I recently found a newsletter from a conservative political organization in my email inbox. After considering for a moment from what possible source the organization had collected my email address, I read through the opening article. It was a joyous shout out to the President-Elect, giving him the credit for doing away with political correctness and making it possible for Christians to once again say “Merry Christmas.”
Um, what? I must have missed the notice banning that phrase. I use it with confidence, among people who celebrate Christmas, especially on Christmas Day, itself. I also use “season’s greetings” and “happy holidays.” If I know what holiday, other than Christmas, an acquaintance celebrates, I offer my good wishes for that holiday. I do not consider this “political correctness,” and here’s why.
In the church calendar, Christmas is one day. One very important day, of course, but just one. The season leading up to it is Advent – four weeks of waiting and preparing our hearts. We light a candle each Sunday of Advent; the candles represent hope, joy, peace and love. These are the gifts Christ brings with Him, and they are bundled together in my mind when I say or write “season’s greetings.”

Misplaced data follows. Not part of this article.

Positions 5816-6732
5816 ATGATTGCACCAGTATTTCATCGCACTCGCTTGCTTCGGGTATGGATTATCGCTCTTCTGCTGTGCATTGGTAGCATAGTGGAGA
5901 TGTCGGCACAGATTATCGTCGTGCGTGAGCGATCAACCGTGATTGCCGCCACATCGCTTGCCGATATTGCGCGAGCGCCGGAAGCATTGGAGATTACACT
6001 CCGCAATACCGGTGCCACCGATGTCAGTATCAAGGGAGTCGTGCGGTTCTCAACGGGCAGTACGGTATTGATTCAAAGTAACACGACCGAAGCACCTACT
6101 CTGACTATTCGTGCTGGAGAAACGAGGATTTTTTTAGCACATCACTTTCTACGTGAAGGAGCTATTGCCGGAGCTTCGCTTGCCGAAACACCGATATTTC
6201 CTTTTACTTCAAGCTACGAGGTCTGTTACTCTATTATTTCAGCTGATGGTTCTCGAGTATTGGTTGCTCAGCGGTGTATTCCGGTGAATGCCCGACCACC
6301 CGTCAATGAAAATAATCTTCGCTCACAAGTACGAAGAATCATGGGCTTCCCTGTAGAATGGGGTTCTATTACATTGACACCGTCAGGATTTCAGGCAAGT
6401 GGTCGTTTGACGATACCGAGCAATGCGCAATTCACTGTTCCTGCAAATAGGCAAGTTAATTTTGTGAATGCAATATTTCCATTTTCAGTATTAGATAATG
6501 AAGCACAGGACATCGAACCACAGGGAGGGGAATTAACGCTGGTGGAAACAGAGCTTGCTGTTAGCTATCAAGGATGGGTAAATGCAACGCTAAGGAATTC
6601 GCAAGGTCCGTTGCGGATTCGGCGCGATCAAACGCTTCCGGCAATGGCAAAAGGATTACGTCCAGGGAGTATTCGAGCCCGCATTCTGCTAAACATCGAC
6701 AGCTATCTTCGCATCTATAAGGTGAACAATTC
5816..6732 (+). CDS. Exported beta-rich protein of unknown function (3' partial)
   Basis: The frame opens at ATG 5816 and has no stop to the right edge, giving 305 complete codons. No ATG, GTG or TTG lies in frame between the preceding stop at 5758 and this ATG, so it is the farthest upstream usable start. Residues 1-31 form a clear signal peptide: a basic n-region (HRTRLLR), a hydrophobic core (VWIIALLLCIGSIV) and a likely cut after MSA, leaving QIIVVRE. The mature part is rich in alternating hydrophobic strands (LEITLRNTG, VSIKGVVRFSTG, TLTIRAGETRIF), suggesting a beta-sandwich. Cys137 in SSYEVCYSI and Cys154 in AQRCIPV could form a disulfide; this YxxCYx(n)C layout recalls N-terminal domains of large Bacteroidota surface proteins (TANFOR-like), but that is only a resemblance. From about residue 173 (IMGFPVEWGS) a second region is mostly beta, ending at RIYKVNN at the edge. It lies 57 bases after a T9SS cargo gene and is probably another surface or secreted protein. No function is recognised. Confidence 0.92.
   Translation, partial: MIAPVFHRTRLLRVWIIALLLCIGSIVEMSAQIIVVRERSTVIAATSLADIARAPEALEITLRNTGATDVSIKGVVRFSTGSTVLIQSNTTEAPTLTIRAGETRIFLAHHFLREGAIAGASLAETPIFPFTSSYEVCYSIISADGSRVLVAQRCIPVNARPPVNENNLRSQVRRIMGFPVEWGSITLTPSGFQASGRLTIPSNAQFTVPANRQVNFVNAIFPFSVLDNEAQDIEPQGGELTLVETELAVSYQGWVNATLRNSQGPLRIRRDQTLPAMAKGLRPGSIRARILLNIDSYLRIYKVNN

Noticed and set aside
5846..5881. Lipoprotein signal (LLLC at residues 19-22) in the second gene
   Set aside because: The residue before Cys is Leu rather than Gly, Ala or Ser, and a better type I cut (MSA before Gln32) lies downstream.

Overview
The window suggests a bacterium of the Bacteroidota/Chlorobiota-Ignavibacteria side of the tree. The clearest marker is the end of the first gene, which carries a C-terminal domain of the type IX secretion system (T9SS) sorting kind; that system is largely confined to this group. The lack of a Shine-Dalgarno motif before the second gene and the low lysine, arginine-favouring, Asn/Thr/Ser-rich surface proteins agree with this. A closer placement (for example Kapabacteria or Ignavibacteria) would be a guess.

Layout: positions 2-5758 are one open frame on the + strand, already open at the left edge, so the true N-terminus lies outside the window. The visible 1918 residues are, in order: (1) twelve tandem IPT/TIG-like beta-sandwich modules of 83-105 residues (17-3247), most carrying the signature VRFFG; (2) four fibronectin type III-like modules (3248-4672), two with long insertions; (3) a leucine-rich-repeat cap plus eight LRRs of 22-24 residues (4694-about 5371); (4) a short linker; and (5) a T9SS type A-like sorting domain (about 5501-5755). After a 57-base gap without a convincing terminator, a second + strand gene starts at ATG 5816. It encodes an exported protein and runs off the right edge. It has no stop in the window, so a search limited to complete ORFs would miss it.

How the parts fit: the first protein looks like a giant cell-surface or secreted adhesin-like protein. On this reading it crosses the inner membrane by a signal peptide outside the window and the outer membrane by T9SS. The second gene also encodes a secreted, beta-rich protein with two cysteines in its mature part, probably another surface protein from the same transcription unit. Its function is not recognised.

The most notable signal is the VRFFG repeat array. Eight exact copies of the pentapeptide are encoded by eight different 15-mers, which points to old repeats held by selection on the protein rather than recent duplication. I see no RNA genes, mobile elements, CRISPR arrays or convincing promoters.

If we are supposed to show the love of Christ, why do we get bogged down in arguing about these words? All the holiday greetings, at their heart, are expressions of good will and joy. Yes, there are other holidays included in “happy holidays.” So what? When someone who celebrates a different winter holiday, or who celebrates Christmas secularly, wishes me happiness, I’m grateful. Their thoughtfulness does not diminish the importance of Christ to me, or in the world. When I wish non-Christians well, I am loving my neighbor; again, including whatever holiday they celebrate, by using a generic “happy holidays,” or even by specifically wishing them “happy solstice” (for example), does nothing do diminish Christ and the importance of His birth. In fact, by sharing these seasonal greetings, we increase the love, hope, peace and joy in the world. Politically correct or not, isn’t that a good thing?